Roughly one month ago, former Washington Redskins quarterback Doug Williams’ older brother was having chest pains at work so severe that he was rushed to the hospital. Turns out Robert Williams’ heart had a 90 percent blockage, but doctors were able to save his life.
So cardiovascular health has become a personal crusade for the Super Bowl XXII MVP who directed the Redskins to a 42-10 victory over the Denver Broncos. Williams completed 18 of 29 passes for 340 yards and four touchdowns against the John Elway-led Broncos, and the Redskins set the tone with five touchdowns in the second quarter.
Williams was in Annapolis Wednesday participating in a charity flag football game at Navy-Marine Corps Memorial Stadium benefiting the Heart Health Foundation. The head coach in his second stint at Grambling State University served as captain of the Redskins team. Those who donated more than $500 could catch a pass from one of the most revered players in franchise history.
The opposing quarterback on an unusually warm afternoon also is a familiar name to Redskins fans, except that he played for the team’s most detested rival. But Williams and Roger Staubach exchanged friendly handshakes and more than a few laughs before the game began on the field the Dallas Cowboys Hall of Famer called home when he attended the Naval Academy.
Staubach pointed out before the game he had never lost at Navy-Marine Corps Memorial Stadium, and after a 30-18 win this time, his record remains perfect. Staubach won the Heisman Trophy in 1963 and is close with Heart Health Foundation president John Martin, who’s also the medical director of the Heart and Vascular Institute at Anne Arundel Medical Center.
“Well, Roger had never lost at this stadium,” Williams said, “and after today’s refereeing, I can see why.”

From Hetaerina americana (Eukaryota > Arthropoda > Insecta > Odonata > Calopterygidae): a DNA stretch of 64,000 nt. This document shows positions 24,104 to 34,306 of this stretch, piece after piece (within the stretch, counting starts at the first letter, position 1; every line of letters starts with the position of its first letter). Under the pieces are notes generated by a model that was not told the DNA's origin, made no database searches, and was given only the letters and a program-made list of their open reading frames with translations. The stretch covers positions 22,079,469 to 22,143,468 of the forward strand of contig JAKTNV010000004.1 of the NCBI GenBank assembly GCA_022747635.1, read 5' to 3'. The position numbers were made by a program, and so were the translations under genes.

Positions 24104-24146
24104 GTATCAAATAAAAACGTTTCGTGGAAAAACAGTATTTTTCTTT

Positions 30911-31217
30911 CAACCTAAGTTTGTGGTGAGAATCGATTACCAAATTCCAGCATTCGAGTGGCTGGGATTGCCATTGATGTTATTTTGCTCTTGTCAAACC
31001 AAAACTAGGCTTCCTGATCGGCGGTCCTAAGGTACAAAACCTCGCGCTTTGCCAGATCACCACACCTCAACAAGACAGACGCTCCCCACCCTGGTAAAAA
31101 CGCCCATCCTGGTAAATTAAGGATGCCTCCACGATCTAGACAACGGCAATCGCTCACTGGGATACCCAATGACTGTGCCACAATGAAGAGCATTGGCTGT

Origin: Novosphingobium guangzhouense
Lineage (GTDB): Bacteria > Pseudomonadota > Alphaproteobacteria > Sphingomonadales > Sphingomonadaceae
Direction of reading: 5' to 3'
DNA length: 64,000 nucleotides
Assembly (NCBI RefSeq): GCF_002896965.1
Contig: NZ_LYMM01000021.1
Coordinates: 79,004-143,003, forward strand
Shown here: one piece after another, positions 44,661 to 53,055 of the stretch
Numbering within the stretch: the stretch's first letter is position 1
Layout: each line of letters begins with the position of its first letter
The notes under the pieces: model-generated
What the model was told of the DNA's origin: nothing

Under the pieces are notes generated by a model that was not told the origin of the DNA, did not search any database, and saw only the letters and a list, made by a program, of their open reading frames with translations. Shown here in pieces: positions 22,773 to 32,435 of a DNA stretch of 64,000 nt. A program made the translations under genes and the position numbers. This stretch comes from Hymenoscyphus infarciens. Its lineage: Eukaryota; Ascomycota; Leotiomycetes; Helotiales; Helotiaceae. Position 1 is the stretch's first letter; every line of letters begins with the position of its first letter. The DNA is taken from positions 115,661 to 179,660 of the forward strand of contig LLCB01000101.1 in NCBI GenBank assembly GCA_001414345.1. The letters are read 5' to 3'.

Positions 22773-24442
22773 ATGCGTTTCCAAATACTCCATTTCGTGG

Williams arrived at the stadium wearing a Grambling track suit with a name tag that read: “Doug Williams Old RGIII”. Williams, who was an assistant coach with the Midshipmen in 1994, said he had a chance to meet Robert Griffin III Sunday at a sports memorabilia show during which the two players signed autographs.
“Every team in the National Football League needs a quarterback,” Williams said. “It’s quarterback-driven league, and I think the Redskins have really come up with the leader of the future, and that is RGIII.”
The Redskins won the NFC East in part behind Griffin’s ability to mix passing and throwing to keep defenses off balance. Staubach, though, was among the first quarterbacks to be a dual threat in the NFL when the Cowboys drafted him in 1965 and waited for him to complete his military obligations before joining the team in 1969.
Staubach became the full-time starter over Craig Morton in Week 8 of the 1971 season when then-coach Tom Landry finally decided he gave the Cowboys the best chance to win. Staubach validated the late Hall of Fame coach’s decision by leading Dallas to a victory in Super Bowl VI and being named MVP to cap 10 consecutive wins to close the season.
Stabuach recalled the Redskins-Cowboys rivalry fondly, saying although players from both sides had a strong dislike for one another, there was, however grudgingly, mutual respect. That included former Redskins coach George Allen, an emotional leader who stirred the rivalry as the antithesis to the subdued Landry.
“It was like a playoff game every time we played the Redskins,” Staubach said. “George Allen, he was a great coach, and he was different than Landry. They kind of got in it too, the two of them. George really came in during the early ’70s after [Vince] Lombardi died and did fantastic.”
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